Help prevent drug overdose and addiction by safely disposing of medications
Mark your calendar for National Prescription Drug Take Back Day, Saturday, Oct. 23
COVID-19 disrupted daily life, leaving many people struggling with substance misuse isolated and without access to behavioral health resources. In 2020 while the pandemic grabbed the headlines, rates of addiction also rose and total U.S. drug overdose deaths climbed 33%.
Western states, including Washington, reported record overdose deaths in 2020, and the growing impact of fentanyl took a huge toll. But accessible unwanted prescription drugs also remain a risk for misuse. According to the 2019 National Survey on Drug Use and Health, most misused prescription drugs were from family and friends, often old or unfinished prescriptions in the medicine cabinet.
One way to reduce the risk of misuse is to safely dispose of those medications, and an easy way to do that is coming up.
DEA Drug Take Back Day
Saturday, Oct. 23 is National Prescription Drug Take Back Day, a twice-yearly event sponsored by the Drug Enforcement Administration (DEA). It’s an opportunity to do your part to prevent overdose deaths and drug addiction through proper disposal of your unwanted prescription drugs. From 10 a.m. to 2 p.m., drop off unused, unwanted or expired prescription medications (including opioids), e-cigarettes and vape pens to safe disposal collection sites.
The DEA offers a list of collection sites nationwide, many of which are open year-round. You can find one near you by entering your ZIP code in the Drug Take Back Day collection locator.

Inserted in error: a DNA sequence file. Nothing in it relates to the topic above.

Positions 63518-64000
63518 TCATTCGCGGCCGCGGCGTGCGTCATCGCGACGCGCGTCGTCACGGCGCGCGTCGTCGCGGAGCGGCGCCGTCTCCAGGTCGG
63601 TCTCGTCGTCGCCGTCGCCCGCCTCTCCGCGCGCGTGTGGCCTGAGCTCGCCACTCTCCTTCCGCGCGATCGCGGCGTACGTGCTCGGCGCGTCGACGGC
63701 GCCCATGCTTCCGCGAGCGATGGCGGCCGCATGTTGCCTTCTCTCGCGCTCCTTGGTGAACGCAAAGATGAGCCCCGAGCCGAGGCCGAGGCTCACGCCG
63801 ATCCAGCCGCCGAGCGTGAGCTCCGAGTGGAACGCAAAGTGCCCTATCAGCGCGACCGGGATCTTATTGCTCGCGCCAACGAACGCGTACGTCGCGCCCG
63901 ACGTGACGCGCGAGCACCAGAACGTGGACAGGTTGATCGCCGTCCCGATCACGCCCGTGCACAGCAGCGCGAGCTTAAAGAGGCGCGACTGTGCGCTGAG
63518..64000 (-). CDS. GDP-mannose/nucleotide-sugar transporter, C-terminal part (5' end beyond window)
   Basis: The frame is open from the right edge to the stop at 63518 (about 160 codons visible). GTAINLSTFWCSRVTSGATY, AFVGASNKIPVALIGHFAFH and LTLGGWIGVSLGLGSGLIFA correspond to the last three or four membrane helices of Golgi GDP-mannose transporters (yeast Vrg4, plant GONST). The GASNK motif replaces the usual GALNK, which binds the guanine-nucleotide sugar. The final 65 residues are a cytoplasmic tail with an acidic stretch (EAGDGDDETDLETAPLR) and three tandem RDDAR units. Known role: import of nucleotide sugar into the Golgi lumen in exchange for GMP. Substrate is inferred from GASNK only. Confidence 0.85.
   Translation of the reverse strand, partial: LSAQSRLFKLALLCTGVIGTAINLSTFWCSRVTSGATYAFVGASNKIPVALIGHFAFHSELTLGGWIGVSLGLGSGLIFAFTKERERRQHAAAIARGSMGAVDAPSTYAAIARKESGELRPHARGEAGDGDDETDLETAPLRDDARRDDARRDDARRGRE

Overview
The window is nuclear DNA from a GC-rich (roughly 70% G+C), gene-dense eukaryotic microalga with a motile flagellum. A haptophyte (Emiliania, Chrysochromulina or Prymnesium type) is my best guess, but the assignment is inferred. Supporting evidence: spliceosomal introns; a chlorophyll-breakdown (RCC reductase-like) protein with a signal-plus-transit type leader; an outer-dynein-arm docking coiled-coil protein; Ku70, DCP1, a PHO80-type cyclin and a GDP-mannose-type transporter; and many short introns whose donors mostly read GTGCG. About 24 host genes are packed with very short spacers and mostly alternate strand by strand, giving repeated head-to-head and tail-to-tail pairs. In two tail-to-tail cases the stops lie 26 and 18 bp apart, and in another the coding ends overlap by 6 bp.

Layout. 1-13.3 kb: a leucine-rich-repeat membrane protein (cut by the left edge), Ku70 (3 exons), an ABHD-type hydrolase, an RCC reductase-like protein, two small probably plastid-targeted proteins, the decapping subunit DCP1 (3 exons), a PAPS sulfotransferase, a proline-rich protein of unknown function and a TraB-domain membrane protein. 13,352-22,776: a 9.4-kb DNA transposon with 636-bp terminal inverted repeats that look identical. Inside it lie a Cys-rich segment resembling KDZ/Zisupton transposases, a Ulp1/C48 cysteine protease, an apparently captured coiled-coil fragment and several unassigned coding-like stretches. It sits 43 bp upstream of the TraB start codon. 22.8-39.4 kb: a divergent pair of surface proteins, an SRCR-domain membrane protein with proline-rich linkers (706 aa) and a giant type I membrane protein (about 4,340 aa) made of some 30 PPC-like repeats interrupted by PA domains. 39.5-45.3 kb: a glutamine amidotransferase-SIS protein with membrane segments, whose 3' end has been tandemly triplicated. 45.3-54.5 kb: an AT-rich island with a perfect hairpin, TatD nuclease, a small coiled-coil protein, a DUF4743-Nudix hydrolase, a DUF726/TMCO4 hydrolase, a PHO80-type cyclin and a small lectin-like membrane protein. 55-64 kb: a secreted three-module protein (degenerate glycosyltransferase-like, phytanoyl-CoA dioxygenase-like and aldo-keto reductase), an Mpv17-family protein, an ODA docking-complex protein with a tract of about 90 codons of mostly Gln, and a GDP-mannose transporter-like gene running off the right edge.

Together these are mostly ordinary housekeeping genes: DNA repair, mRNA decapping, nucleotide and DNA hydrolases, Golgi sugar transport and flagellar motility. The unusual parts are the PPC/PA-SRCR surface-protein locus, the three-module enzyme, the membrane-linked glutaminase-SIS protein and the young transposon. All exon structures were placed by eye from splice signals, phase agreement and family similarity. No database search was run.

Best practices for safely storing and disposing of medications at home
If you are unable to participate in DEA Drug Take Back Day, you can make a difference year-round at home. Not all medications can or should go in the sink or toilet when no longer needed, and only some prescriptions or over-the-counter drugs can be thrown in the trash. The U.S. Food and Drug Administration offers information for safe disposal of medication at home.
Regence is committed to bringing light to mental health and substance misuse
If you or a loved one is struggling with substance misuse, the Centers for Disease Control and Prevention (CDC) advises early intervention to reduce overdose risk. Opioid use disorder decreased significantly in 2018 and 2019, credited to the positive effect of increased access to Medication-Assisted Treatment, psychosocial and community recovery supports as reported by Substance Abuse and Mental Health Services Administration (SAMSHA). Regence has a variety of programs to prevent, identify and treat mental health and substance use disorders.
Regence members who want to understand what is available under their health plan can sign in to their account on regence.com, or call us for help finding the right behavioral health resources. You can also read about how Regence has worked to do our part through a multifaceted approach to reduce opioid prescriptions by 51% from 2015 to 2020.